CHAPTER 7 – Coursework Example

External and Internal invalidity Internal and external invalidity are common phenomenon in controlled and uncontrolled experiments. In internal invalidity, a different input other than the ones in use in the experiment causes a change in the observation. The contamination that exists during the experiment prevents one from concluding that the variables in the experiment are responsible for the change observed in the outcome. On the other hand, external invalidity refers to the degree at which the observations that appear in one experiment cannot be a generalization of other similar circumstances that occur in other areas. External and internal invalidity prevent one from discussing the outcome of an experiment confidently.
One of the causes of internal invalidity is the use of invalid instruments in the experiment. Ones a procedure begins with an invalid instrument, it is difficult to have confidence in the outcome produced. The second factor is the investigator’s bias acts. For an experiment to be accurate, the investigator needs to eliminate any form of biasness that may occur during the procedure. Factors that cause external invalidity include when an investigator does not use random sampling and matching the variables before the experiment. Another act that leads to external invalidity is when an investigator avoids conducting the procedure in vivo. These factors make it difficult for an observer to make generalization of other observations to other similar cases (Maxfield and Earl, 213).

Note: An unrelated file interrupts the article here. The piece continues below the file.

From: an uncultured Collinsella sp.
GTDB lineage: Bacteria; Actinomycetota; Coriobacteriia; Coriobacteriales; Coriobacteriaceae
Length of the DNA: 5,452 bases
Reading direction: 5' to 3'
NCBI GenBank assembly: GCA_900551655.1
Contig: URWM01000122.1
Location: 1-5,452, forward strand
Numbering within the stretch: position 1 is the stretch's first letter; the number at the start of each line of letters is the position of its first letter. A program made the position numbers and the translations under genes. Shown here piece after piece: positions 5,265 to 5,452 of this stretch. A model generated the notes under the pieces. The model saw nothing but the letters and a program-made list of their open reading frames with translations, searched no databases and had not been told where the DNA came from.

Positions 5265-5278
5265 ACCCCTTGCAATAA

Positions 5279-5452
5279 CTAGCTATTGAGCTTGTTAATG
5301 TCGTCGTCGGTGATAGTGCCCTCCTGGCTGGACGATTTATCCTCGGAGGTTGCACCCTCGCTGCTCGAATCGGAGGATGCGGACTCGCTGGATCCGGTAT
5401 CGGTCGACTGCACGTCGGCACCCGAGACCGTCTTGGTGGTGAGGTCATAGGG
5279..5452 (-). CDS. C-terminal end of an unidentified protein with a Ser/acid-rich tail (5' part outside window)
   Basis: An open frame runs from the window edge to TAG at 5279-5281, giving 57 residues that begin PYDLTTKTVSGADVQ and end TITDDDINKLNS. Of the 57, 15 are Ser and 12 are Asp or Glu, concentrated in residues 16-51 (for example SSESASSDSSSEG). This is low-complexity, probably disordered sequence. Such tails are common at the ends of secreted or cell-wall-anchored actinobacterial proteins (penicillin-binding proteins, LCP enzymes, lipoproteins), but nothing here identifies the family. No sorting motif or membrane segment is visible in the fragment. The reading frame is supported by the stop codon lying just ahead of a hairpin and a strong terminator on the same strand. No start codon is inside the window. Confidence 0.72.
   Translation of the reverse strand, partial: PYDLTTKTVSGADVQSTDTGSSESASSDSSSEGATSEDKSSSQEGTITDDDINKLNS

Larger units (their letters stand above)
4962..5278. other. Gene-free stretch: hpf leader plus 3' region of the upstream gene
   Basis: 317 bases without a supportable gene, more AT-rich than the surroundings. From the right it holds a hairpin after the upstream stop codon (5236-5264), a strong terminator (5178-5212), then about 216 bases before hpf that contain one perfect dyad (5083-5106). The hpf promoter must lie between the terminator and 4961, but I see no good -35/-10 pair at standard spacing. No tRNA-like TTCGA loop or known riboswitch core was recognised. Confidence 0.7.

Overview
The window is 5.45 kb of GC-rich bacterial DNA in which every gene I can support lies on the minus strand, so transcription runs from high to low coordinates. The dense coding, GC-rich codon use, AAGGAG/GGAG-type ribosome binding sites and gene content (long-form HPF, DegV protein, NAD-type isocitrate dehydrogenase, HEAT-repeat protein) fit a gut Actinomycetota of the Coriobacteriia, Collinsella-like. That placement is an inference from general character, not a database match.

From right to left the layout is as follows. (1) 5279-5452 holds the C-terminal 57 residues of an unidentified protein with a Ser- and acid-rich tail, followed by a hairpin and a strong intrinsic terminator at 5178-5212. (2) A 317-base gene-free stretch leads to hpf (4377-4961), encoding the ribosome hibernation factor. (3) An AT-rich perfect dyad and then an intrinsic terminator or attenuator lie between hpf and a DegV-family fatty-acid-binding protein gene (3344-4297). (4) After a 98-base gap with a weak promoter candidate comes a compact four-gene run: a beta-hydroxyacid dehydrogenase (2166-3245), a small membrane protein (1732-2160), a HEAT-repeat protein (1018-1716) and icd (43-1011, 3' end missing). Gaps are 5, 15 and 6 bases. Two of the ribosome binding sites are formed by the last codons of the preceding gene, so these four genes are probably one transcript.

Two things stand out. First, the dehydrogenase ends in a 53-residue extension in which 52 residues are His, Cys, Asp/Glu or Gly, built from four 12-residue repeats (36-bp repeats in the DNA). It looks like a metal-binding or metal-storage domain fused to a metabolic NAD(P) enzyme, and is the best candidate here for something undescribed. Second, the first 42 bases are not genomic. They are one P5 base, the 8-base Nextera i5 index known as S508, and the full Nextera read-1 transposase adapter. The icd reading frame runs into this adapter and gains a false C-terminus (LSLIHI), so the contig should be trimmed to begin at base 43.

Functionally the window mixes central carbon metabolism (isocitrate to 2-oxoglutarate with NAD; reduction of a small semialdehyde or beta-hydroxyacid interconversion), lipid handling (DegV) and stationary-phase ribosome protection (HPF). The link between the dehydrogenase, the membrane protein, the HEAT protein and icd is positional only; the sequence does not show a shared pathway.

Both internal and external invalidity affect the outcome of an experiment. However, internal invalidity is more serious as compared to the external invalidity. This is because the investigator does not achieve his objective in the end of the experiment. He has no confidence and cannot account for the outcome due to the internal invalidity (Maxfield and Earl, 214).
Work Cited
Maxfield, Michael G., Earl R Babbie. Basics of Research Methods for Criminal Justice and Criminology. New York: Cengage Learning, 2011.